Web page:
What will such an anti-Islamophobic movement look like? For one, the article calls for a movement more of the civil society than of political parties. Opposition political parties will always be constrained by the logic of votes until anti-Muslim prejudice starts to wane in society. Fundamentally, Islamophobia is based on a bundle of stereotypes and prejudices against Muslims that have established deep roots in our culture. To reverse this, one would require concerted participation of prominent members of the Hindu civil society that shapes culture — journalists, academics, lawyers, writers, intellectuals, and artists. There are six steps secular civil society actors can take to build the foundation of an anti-Islamophobic movement. 

First, recognize the extent of India’s Islamophobia problem, its deep roots, and discard the myth of a uniquely tolerant Hinduism. In her book, My Son’s Inheritance: A Secret History of Blood Justice and Lynchings in India, the historian, Aparna Vaidik, argues that many Indians (including liberals) are indifferent to Hindutva violence against Muslims and Dalits because their privilege prevents them from seeing it. “This violence is invisibilised because it comes secretly embedded in our myths, folklore, poetry, literature, and language. Moreover, what keeps us from seeing the violence, especially caste violence and the abuse of minorities, is our privilege,” Vaidik pointed in a recent interview. In place of the narrative of minority appeasement, which even many secular intellectuals have lent credibility to, civil society actors need to bring ‘Hindu privilege’ and the issue of intolerance in the Hindu community to the front and centre of the public discourse along with a belated recognition that Hindutva is not a fringe movement and that it is now the mainstream Hindu political philosophy.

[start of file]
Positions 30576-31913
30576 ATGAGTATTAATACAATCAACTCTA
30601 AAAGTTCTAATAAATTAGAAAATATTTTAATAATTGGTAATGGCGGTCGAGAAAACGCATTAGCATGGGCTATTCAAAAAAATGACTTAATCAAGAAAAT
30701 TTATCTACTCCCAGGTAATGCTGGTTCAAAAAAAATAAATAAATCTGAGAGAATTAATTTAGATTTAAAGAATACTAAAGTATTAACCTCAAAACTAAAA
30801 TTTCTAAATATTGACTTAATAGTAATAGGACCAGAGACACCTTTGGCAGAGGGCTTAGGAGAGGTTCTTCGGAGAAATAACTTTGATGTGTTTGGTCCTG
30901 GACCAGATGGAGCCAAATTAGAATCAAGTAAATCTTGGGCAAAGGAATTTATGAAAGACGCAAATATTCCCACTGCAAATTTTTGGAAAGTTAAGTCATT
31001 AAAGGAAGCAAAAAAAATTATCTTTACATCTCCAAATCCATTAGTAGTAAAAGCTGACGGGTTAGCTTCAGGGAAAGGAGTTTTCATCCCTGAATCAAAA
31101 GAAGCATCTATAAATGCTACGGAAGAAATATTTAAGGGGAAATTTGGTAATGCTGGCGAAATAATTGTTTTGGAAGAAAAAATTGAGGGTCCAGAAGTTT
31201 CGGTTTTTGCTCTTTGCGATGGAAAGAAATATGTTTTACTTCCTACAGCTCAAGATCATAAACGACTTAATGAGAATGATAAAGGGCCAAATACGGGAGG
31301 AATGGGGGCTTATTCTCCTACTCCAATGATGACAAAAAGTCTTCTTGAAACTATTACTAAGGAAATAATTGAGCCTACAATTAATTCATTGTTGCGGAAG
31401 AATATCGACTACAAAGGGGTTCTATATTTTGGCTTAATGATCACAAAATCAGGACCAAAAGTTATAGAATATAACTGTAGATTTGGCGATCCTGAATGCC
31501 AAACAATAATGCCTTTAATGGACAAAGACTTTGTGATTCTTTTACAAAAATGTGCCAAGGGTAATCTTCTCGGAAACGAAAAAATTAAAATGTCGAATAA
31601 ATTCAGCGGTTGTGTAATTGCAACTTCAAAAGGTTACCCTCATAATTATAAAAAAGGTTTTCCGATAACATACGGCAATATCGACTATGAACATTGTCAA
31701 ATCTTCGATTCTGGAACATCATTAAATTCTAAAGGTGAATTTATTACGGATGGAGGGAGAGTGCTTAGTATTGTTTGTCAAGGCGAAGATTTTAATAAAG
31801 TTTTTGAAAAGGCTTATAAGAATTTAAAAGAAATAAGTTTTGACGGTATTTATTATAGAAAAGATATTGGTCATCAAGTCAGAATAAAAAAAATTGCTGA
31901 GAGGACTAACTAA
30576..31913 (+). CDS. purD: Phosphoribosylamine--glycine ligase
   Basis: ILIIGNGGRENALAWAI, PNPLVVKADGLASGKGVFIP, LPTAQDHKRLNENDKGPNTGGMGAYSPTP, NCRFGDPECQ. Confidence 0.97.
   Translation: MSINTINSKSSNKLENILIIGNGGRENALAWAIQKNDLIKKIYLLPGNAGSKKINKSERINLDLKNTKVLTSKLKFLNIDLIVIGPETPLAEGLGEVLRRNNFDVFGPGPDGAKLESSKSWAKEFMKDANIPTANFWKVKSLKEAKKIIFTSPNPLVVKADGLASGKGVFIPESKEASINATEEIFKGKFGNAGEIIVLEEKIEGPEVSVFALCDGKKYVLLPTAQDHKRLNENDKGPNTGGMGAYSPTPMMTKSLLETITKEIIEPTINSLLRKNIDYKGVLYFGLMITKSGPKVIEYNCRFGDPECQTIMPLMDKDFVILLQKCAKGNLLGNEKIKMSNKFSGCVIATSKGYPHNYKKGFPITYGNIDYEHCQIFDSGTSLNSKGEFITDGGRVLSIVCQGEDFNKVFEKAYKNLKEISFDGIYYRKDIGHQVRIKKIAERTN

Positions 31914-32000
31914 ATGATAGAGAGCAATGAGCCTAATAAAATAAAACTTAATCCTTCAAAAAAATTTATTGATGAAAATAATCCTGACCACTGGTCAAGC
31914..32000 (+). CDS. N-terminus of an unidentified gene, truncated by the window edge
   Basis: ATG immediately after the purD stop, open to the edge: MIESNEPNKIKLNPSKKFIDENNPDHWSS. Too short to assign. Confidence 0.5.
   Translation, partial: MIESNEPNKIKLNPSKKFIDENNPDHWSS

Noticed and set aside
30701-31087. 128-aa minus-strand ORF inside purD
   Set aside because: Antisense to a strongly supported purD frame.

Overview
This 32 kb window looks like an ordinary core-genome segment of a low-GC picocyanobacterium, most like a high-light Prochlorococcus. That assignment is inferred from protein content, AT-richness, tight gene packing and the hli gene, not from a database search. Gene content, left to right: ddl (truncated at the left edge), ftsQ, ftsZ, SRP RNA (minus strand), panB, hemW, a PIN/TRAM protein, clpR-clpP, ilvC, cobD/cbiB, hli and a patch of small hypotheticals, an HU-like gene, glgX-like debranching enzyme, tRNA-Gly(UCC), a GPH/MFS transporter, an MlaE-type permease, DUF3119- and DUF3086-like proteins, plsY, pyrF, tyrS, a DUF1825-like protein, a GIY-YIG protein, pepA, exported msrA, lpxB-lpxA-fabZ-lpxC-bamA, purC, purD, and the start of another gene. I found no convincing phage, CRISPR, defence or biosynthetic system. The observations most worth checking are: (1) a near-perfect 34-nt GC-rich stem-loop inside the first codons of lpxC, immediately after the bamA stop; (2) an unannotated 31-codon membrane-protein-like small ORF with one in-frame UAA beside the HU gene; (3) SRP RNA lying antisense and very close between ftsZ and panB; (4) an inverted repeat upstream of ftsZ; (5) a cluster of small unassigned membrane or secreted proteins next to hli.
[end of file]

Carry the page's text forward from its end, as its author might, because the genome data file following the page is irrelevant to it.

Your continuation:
Second, since Islamophobia is a problem of image, its antidote lies in Muslim visibility. In order to present a real image of Muslims, the country requires more Muslims in leadership positions in civil society organizations. In academia, media, NGOs, publishing, art houses, there needs to be an active effort, including affirmative action, to diversify these spaces by including more Muslims. In place of words eulogizing secular India, there needs to be concrete actions to ensure that Muslims get a seat at these tables proportionate to their numbers and have a voice in how they are run. A preference can be given to backward class and caste Muslims to ensure that these benefits are not monopolized by elite Muslims. 

Third, the representation of Muslims in art needs to undergo a fundamental transformation. Movies and literature need to junk hackneyed tropes like the ‘good Muslim/bad Muslim’, ‘nationalist/traitor Muslim’, ‘skullcap wearing Muslim fundamentalist/terrorist’. These tropes serve to underscore the insidious tension between the Indian nation and Muslim identity. Along with it, the tokenistic and stereotypical portrayal of the ‘Muslim shayar’, the ‘hot-headed Muslim friend’ and the ‘Muslim criminal’ need to be replaced by a realistic portrayal of ordinary Muslims. In the America of the 1990s, particularly with films of black directors such as Spike Lee, a realistic picture of the Black experience was provided to a mainstream audience of millions of Americans who had, heretofore, only seen them through the prism of crime, drugs and violence. Similarly, literature around the everyday experiences and challenges of Indian Muslims needs to be encouraged and translated into local languages. If Premchand’s “Idgah” is all that most Hindi-speaking Indians are acquainted with in terms of Muslim characters, it’s a problem.